After initially reporting that U.S. gross domestic product (GDP) had decreased 0.1% in the fourth quarter of 2012, the government issued revised data showing it had actually grown by 0.1%. For the year, GDP increased by 2.2%, an improvement from 2011's 1.8%.
The minor adjustment was driven largely by better performance on exports than originally reported. Still, the big player in the quarter was a sharp downturn in federal government spending (-14.8%).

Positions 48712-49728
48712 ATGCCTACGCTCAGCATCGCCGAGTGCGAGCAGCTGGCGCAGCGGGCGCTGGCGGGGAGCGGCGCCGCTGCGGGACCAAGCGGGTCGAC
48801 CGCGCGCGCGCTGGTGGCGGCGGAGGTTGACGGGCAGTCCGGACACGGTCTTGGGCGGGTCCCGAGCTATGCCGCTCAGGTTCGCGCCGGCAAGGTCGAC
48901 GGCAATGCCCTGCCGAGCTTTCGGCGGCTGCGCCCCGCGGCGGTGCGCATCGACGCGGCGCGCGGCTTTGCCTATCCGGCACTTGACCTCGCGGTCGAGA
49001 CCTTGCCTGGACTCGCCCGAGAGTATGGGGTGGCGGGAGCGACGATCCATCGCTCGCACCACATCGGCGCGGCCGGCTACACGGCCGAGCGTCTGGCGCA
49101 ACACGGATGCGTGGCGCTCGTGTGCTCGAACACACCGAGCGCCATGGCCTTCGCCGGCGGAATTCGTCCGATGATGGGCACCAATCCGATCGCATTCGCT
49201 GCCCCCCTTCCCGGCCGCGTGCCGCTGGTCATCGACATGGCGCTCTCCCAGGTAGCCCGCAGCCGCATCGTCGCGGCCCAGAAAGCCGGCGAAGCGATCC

As Congress and President Obama edge up to the sequester, notes James Marple, senior economist with TD Economics, "there is a high probability that government spending cuts will continue to pose a significant drag on economic growth, and that the impact will be staggered as the year rolls forward. While private sector growth will be supported by the ongoing housing rebound, the net result is likely to be annual real GDP growth that is held under 2.0%, slightly below the average pace of growth in the recovery to date."